Per the Arizona Department of Public Safety, it is illegal to:

  1. Hold or support a device with your body, including in your hands and perched on your shoulder
  2. Read, write, or send a message via any portable wireless communication device
  3. Scroll through social media, watch videos, record videos, or any other use of the device that causes a distraction and requires the use of your body

It is not illegal to:

  1. Engage and disengage a function on the device, such as GPS route start and answering or ending a call
  2. Talk on the portable wireless communication device with an earpiece, headphone device, or device worn on the wrist to conduct voice-based communication
  3. Use a device for navigation of the vehicle
  4. Use a device in an emergency situation to summon help or report a crime


As of May 2022, Utah made it illegal to use a wireless communication device while operating a motor vehicle.

According to the Utah State Legislature, it is illegal to use a wireless communication device to:

  1. Write or send written communication, including text messages, instant messages, or electronic mail
  2. Dial a phone number
  3. Access the internet
  4. Record video
  5. Take a photograph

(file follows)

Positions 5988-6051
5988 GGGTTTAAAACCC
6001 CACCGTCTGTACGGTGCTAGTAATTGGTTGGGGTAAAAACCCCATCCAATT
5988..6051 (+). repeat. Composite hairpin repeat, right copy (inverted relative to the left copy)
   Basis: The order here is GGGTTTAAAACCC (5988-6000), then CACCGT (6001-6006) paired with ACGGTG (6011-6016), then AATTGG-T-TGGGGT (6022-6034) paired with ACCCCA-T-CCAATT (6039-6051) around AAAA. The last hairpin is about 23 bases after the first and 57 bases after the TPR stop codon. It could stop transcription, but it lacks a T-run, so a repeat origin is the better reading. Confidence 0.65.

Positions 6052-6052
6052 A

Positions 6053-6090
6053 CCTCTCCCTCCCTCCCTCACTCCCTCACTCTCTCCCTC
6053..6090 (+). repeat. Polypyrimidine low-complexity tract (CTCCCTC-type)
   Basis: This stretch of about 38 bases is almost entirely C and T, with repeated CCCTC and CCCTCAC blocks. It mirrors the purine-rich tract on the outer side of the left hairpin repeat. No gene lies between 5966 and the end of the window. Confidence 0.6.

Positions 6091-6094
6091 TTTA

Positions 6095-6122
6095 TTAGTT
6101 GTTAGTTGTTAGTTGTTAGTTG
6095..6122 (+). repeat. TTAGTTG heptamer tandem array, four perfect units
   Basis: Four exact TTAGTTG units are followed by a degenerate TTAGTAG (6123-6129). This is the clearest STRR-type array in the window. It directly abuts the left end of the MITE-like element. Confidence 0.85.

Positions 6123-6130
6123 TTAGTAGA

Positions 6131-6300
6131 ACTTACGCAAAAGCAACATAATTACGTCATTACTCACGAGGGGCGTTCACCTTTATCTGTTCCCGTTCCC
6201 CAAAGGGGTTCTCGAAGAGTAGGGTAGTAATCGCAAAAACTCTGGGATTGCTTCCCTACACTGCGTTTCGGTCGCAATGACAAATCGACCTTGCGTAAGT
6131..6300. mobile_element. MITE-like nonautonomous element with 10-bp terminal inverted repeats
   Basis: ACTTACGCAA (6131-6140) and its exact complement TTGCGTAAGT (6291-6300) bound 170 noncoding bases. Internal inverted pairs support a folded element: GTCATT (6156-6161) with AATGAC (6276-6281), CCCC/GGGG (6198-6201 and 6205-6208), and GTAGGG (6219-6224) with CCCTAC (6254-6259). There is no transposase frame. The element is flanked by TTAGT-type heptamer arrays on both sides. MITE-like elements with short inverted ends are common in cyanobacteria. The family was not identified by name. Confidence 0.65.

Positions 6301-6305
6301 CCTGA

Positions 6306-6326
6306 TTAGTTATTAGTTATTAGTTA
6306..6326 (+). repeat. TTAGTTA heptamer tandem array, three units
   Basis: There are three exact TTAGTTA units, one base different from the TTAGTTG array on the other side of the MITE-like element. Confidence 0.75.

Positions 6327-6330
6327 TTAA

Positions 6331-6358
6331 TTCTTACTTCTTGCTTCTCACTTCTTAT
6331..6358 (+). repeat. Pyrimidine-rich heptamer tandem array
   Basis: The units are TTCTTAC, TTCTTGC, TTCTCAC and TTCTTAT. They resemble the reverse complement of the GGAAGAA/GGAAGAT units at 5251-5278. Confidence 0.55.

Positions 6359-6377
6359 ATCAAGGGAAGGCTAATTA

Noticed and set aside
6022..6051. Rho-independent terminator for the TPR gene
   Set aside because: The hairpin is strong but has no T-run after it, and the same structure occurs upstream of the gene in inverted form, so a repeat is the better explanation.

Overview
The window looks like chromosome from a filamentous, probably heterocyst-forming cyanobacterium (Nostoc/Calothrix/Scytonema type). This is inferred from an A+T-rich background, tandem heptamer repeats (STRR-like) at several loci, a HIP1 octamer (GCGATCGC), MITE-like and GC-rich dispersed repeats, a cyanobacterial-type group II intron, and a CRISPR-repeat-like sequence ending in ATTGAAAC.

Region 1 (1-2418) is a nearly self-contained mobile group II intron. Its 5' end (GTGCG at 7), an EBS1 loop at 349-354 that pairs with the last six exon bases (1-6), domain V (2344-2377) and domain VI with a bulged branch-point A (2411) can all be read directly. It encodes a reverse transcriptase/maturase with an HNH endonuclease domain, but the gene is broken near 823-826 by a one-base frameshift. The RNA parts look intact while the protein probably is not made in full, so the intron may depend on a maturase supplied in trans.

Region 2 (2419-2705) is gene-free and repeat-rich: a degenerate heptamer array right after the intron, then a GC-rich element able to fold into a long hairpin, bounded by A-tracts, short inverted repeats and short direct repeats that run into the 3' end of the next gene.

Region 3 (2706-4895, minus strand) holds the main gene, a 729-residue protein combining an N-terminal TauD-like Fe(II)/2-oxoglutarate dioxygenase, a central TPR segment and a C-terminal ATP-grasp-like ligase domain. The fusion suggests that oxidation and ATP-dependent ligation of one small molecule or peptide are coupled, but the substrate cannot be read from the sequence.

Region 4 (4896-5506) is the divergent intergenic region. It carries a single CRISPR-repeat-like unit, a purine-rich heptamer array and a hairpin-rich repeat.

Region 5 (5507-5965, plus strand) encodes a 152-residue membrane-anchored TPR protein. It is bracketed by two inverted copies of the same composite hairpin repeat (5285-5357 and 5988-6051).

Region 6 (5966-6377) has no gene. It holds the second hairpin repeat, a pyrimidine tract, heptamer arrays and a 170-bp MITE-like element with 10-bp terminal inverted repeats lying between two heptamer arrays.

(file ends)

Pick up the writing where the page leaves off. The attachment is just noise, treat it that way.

6. Enter data into the device
  7. Read written communication, including text messages, instant messages, or electronic mail
  8. Video a video or photograph

It is not illegal to use a wireless communication device:

  1. To utilize voice communication features
  2. To view a GPS device or application
  3. During a medical emergency
  4. When reporting a safety hazard or requesting assistance relating to a safety hazard
  5. When reporting criminal activity or requesting assistance relating to a criminal activity
  6. To operate hands-free or voice-operated technology or a system that is physically or electronically integrated into the motor vehicle

An Attorney’s Role

A licensed personal injury attorney can help victims of distracted driving accidents get the justice they deserve by:

  • Gathering and assessing evidence
  • Keeping track of medical records
  • Acquiring the police report or accident report
  • Determining fault
  • Estimating the cost of damages
  • Negotiating with insurance companies and the at-fault party’s attorney
  • Representing them in court

How to Reduce the Occurrence of Distracted Driving Accidents

When it comes to driving, things like texting and eating can wait until you’re off the road. They’re not worth putting yourself and others at risk. The good news about distracted driving accidents is that they’re fully preventable. Although not an exhaustive list, here are three practical ways to remove distractions while you’re driving.

  • Don’t multitask: When you’re driving, focus only on the task at hand. Don’t eat, text, make phone calls, input directions, change songs, reach for something in the passenger seat, or do anything else that would take your eyes or mind off the road.